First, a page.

outline, but made no mention of specific pleural changes. D ~ n n e l l y too,
,~
observed calcification, but interpreted it a s being in the parenchyma.
Gloyne remarked on horn-like changes, but i t is not clear whether this
referred to burnished thickened pleura o r to calcification. There is no
mistaking t h e description of Lynch and Smith, on t h e other hand. They
speak of the pleura being thickened and collagenous and partly calcareous.
However, the impact of this observation was muffled by the main import
of their case report, which detailed the first case of asbestos lung cancer.
Similarly, there was no special note made of the observation by Vigliani
of pleural calcification, in his description of two autopsies with asbestosis
(1940) .lo
Pleural calcification was not mentioned in the several roentgenographic
studies of pulmonary asbestosis made in these decades. This was t h e case
in t h e first evaluation of X-ray changes among asbestos workers, made by
Pancoast and his colleagues in 1918 and in subsequent studies, including the pioneer descriptions of Wood.I5
this
Clinical studies also failed to call attention to this complication
and
was true even in the extensive surveys made by Merewether (1933) ?
by Dreessen and colleagues (1938) .?Ii The absence of clinical reference to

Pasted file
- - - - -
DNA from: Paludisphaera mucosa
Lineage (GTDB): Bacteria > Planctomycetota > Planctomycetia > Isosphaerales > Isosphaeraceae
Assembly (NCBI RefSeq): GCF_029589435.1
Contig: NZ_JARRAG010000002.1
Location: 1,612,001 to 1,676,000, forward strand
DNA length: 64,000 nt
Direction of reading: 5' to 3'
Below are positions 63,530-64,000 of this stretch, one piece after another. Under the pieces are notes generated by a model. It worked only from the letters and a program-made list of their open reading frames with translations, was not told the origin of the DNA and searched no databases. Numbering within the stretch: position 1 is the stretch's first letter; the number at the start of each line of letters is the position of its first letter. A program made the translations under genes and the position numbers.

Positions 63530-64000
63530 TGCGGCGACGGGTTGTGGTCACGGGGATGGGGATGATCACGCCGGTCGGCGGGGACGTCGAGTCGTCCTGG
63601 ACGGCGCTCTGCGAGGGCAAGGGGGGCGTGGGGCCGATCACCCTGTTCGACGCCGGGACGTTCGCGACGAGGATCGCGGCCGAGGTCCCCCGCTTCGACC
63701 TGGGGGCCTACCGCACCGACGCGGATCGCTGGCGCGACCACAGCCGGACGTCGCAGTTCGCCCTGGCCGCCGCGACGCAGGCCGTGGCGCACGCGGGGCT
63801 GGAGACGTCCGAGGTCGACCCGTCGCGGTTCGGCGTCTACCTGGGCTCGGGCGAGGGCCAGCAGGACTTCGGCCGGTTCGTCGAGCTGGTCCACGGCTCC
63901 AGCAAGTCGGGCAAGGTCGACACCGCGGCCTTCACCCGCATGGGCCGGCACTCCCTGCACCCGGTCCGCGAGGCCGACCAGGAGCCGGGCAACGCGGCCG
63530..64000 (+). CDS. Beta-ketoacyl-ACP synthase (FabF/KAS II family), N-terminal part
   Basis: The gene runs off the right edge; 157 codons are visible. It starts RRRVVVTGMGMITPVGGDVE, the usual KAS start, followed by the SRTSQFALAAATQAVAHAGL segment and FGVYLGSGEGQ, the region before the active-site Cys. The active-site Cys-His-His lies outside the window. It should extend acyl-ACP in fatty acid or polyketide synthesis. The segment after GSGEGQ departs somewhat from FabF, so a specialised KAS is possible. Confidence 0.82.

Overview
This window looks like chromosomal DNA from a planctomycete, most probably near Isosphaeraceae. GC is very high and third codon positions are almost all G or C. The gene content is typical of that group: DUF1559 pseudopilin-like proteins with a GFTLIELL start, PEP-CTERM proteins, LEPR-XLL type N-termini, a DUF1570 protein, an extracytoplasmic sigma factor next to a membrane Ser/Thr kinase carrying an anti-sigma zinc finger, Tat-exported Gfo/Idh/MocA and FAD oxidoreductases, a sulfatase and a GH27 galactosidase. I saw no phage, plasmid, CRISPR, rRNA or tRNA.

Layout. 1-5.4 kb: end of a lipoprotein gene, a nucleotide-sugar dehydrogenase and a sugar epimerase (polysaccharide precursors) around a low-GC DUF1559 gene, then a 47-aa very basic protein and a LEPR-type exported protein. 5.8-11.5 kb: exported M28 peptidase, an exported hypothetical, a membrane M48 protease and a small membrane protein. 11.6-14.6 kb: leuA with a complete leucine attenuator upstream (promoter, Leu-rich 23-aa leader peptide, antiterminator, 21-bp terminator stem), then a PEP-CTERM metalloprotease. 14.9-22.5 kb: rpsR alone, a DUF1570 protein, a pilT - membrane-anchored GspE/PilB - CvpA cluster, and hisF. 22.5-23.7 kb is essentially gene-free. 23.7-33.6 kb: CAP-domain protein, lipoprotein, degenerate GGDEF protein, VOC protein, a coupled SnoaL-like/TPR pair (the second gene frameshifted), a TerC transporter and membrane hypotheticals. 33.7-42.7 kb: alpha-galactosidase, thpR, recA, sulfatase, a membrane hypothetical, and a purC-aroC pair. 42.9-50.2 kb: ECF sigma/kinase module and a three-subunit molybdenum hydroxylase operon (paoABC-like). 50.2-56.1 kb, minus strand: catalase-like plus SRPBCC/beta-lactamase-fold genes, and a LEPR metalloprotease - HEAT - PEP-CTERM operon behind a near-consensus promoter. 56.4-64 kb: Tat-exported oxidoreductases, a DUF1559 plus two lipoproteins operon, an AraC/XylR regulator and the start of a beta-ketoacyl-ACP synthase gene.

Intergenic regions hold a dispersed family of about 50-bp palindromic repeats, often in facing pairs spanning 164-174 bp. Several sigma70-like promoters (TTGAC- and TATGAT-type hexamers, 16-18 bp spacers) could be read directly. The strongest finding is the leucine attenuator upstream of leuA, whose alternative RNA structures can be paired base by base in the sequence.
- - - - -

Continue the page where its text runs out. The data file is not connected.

pleural calcification was mirrored by a similar hiatus in pathological studies, as in the early careful anatomical descriptions of the disease by Gloyne
and the later communication of Lynch and Cannon.y7
The virtual absence of reports of pleural calcification with asbestosis
conformed with the experience of the infrequency of this finding in general,
as attested by several early collected series,-: in which the relatively few
cases were usually secondary to empyema (particularly tuberculous ) ,
trauma and hemothorax. There were scattered instances of idiopathic
calcification, but since occupational histories were not available in these
cases, this source was not considered.
The question of occupational dusts causing pleural calcification became
much more important, however, with the striking report of Siegal and his
colleagues:-: of t h e finding of numerous instances of such calcification
during X-ray studies of talc miners and millers in northern New York State.
These observations a r e of particular interest to us, since these men were
exposed to tremolite, a variety of asbestos ; the pathology of the disease:,:
resembled that of classical asbestosis, including the finding of talc bodies,
which a r e not distinguishable from asbestos bodies.:
I n retrospect, t h e pleural calcification seen among tremolite talc workers
may perhaps be considered a variety of asbestotic calcification. However,
this judgment has as a background the development of knowledge concerning the occurrence of pleural calcification in asbestosis and the clarification